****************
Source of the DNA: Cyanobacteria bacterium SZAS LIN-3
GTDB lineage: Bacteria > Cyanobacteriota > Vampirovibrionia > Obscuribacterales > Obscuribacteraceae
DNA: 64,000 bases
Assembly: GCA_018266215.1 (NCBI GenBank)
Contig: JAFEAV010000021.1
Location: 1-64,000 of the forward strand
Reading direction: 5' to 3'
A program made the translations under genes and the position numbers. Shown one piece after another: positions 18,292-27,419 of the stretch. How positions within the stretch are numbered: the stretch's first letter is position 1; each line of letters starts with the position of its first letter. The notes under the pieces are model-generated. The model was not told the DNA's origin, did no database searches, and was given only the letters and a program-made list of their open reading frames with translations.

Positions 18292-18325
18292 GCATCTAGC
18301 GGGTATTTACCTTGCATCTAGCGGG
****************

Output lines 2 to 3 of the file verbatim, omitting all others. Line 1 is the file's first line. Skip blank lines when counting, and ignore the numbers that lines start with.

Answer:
GTDB lineage: Bacteria > Cyanobacteriota > Vampirovibrionia > Obscuribacterales > Obscuribacteraceae
DNA: 64,000 bases